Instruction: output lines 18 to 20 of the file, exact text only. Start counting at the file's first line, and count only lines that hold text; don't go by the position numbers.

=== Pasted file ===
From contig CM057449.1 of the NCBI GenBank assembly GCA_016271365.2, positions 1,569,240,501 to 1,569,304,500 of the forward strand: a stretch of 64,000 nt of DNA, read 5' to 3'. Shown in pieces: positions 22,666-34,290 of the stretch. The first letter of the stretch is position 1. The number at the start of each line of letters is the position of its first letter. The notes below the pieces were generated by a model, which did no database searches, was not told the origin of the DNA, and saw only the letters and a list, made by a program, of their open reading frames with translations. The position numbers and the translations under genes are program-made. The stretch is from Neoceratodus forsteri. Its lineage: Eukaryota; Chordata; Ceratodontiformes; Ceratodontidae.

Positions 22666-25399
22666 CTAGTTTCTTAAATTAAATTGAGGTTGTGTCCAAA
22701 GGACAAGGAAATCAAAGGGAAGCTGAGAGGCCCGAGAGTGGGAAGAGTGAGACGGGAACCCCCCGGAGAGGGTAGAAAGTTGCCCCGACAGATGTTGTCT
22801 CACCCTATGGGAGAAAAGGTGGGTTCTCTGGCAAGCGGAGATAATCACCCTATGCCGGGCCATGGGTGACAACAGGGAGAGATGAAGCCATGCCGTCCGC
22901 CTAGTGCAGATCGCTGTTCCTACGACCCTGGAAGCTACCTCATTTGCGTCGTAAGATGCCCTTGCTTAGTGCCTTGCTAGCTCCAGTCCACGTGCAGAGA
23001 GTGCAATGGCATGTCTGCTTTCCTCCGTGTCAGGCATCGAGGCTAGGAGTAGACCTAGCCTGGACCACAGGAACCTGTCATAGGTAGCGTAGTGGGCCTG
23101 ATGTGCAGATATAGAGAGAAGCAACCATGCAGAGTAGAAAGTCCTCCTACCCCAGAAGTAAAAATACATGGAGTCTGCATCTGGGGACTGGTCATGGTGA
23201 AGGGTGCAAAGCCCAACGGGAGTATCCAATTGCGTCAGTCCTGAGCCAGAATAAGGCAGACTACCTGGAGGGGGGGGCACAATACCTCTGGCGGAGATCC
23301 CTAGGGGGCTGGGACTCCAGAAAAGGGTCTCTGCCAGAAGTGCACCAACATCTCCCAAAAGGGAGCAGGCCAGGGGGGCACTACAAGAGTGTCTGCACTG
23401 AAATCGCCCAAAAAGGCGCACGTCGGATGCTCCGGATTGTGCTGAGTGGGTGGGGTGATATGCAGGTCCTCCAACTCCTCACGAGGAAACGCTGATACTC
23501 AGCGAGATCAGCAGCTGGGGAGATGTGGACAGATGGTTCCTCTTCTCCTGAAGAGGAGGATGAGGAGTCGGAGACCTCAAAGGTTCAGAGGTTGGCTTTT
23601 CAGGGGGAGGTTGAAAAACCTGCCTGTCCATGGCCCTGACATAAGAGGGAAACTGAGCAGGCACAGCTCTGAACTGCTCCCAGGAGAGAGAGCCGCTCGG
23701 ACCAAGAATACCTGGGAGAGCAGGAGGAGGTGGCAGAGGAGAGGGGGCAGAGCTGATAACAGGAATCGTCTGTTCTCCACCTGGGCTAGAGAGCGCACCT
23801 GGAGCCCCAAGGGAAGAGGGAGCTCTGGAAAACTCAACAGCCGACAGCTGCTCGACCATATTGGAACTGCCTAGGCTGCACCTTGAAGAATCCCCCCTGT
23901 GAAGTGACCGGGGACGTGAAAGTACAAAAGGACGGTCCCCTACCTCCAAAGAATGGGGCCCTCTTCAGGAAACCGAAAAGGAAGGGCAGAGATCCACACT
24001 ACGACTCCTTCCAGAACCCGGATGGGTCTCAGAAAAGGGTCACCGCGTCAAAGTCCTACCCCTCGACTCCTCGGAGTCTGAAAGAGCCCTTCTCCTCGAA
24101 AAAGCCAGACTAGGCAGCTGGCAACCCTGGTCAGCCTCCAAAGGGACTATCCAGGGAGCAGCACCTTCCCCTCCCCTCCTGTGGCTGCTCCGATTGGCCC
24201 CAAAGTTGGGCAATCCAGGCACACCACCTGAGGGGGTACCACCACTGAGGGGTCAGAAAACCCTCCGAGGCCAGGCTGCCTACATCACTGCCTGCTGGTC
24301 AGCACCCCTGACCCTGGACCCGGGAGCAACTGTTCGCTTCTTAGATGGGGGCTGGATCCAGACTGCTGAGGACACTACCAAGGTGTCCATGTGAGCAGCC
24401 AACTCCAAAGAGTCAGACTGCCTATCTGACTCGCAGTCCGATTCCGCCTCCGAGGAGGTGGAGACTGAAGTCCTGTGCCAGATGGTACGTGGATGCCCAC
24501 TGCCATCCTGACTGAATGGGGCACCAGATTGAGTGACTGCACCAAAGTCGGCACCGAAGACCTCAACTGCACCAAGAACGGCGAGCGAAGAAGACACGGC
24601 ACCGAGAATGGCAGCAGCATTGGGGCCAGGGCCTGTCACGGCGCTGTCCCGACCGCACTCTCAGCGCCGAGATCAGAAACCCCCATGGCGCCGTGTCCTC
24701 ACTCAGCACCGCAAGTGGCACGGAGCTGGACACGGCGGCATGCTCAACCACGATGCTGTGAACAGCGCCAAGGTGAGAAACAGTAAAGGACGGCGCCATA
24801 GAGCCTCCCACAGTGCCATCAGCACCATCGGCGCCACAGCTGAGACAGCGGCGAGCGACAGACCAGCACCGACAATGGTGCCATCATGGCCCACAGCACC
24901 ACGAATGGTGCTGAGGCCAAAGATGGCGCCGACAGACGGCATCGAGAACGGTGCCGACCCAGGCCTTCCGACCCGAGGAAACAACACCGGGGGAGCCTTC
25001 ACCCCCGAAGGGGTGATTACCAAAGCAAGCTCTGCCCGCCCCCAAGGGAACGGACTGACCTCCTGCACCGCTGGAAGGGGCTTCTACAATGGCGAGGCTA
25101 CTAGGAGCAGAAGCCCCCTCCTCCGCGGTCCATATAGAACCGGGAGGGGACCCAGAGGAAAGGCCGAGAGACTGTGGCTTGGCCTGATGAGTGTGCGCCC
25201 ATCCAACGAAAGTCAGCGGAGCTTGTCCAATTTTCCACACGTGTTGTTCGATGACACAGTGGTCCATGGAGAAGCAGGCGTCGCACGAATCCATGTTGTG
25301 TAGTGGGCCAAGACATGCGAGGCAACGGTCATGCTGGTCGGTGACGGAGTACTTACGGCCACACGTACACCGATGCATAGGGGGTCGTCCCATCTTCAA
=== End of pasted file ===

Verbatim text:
24101 AAAGCCAGACTAGGCAGCTGGCAACCCTGGTCAGCCTCCAAAGGGACTATCCAGGGAGCAGCACCTTCCCCTCCCCTCCTGTGGCTGCTCCGATTGGCCC
24201 CAAAGTTGGGCAATCCAGGCACACCACCTGAGGGGGTACCACCACTGAGGGGTCAGAAAACCCTCCGAGGCCAGGCTGCCTACATCACTGCCTGCTGGTC
24301 AGCACCCCTGACCCTGGACCCGGGAGCAACTGTTCGCTTCTTAGATGGGGGCTGGATCCAGACTGCTGAGGACACTACCAAGGTGTCCATGTGAGCAGCC